That said, note that it is imperative that we pay attention to each domain such that students have opportunities to master content as well as abstract concepts (e.g., students have to learn the number sequence in counting, which will require memorizing the number names, in the correct order). Research suggests that it is especially powerful when students have opportunities for both.

How should we teach integrated STEM?

The value of integrated STEM may be clear, but how do we do it? Below, we outline a number of strategies to support integrated STEM teaching and learning. They are to identify a disciplinary emphasis, making integration explicit, ensuring sufficient attention to each discipline, identifying the level of integration, and determine the scope.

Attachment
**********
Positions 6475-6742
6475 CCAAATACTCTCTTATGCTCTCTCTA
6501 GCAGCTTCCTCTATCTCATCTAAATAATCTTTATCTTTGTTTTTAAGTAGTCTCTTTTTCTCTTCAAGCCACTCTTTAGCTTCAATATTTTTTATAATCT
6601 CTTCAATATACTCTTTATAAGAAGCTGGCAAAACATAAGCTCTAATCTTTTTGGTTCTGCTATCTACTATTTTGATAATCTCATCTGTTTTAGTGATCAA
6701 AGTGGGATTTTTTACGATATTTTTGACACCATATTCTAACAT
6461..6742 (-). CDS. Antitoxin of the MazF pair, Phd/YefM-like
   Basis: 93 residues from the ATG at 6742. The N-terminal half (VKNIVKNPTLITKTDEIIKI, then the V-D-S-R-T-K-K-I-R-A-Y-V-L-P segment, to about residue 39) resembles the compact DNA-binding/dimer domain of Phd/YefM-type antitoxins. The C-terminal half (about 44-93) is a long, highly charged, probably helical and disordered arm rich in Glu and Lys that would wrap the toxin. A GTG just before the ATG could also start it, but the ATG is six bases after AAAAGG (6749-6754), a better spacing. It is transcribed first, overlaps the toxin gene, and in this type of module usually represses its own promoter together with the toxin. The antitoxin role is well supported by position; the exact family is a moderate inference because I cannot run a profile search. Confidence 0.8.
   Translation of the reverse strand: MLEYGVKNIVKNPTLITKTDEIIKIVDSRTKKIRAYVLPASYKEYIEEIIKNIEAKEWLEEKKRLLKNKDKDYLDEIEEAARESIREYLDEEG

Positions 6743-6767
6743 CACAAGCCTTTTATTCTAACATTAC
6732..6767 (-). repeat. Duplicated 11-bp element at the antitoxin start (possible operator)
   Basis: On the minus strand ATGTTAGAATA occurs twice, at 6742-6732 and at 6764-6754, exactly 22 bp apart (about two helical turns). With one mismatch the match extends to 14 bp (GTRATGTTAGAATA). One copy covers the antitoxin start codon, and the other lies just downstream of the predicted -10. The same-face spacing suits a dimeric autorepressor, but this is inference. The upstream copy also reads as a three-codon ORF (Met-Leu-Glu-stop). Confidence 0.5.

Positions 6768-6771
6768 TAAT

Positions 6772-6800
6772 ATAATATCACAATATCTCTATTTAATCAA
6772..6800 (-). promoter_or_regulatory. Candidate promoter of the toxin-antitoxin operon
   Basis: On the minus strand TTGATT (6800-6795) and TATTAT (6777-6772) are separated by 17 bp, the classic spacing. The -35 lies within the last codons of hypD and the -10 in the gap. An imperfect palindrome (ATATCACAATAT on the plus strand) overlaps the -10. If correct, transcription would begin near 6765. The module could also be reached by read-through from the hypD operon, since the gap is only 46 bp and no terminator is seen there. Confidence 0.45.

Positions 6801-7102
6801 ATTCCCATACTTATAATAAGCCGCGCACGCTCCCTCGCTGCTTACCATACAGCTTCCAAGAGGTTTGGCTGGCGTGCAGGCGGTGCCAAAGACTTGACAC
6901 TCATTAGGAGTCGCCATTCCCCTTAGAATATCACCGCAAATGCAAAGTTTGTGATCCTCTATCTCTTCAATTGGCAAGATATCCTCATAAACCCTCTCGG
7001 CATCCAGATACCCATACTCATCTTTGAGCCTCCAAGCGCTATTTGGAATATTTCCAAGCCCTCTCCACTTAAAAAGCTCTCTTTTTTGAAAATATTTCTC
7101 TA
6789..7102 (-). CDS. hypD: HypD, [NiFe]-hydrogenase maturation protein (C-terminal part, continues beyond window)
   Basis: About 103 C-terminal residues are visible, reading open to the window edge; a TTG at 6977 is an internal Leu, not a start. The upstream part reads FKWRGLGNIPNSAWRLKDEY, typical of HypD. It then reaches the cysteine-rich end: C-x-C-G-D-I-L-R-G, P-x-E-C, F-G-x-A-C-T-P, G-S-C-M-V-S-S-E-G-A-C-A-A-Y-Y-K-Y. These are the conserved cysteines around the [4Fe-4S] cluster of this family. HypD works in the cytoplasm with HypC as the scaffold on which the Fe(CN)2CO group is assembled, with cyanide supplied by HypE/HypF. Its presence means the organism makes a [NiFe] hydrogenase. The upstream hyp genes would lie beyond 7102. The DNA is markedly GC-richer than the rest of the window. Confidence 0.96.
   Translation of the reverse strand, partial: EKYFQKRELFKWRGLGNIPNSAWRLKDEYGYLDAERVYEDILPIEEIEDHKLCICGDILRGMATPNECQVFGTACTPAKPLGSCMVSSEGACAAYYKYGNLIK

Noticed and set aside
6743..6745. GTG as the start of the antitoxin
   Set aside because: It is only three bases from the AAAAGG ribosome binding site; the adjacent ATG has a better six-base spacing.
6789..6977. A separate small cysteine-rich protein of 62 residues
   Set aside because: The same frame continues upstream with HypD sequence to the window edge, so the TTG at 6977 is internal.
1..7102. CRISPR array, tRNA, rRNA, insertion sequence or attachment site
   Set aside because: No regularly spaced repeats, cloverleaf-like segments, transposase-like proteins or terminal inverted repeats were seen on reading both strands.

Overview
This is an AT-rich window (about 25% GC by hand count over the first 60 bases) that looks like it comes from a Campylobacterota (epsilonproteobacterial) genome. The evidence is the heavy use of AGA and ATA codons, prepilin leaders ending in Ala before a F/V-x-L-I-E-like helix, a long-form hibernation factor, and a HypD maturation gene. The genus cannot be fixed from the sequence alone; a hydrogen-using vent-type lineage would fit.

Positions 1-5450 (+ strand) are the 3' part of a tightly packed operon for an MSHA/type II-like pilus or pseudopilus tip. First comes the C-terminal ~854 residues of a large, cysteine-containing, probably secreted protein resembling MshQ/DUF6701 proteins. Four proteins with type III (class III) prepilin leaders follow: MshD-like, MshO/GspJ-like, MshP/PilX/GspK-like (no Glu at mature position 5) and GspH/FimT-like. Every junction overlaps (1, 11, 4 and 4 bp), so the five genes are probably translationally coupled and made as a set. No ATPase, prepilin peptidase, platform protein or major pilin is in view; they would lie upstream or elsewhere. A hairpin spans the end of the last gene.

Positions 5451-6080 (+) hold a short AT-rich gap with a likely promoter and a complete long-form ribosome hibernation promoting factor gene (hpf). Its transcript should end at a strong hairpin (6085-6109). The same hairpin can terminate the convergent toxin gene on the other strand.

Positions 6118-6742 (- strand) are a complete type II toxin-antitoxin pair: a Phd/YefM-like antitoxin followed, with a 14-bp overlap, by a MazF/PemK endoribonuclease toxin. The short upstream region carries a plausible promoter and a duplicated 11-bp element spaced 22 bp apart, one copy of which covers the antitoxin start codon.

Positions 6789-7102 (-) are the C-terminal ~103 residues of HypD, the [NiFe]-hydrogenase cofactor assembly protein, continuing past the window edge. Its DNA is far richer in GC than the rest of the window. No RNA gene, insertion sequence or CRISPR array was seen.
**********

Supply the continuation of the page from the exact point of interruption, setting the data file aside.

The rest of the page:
Identify a disciplinary emphasis

Identify an anchoring discipline, which may translate in practice to identifying an anchoring standard. For our integrated STEM projects, we found that science was often a strong candidate for the anchoring standard because it’s a domain rich with content to connect to the other domains. We can read about and use math to understand phenomenon related to weather (Earth science), to gravity (physical science), or to hibernation (life science). However, math can also be the anchoring standard. The important message here is to choose one dominant standard around which the rest of the project will orbit.

Make integration explicit

Be sure to tell students that they will be engaging in an integrated STEM experience. It is not always clear to students that what is happening is integrated. Note this warning from the NRC report: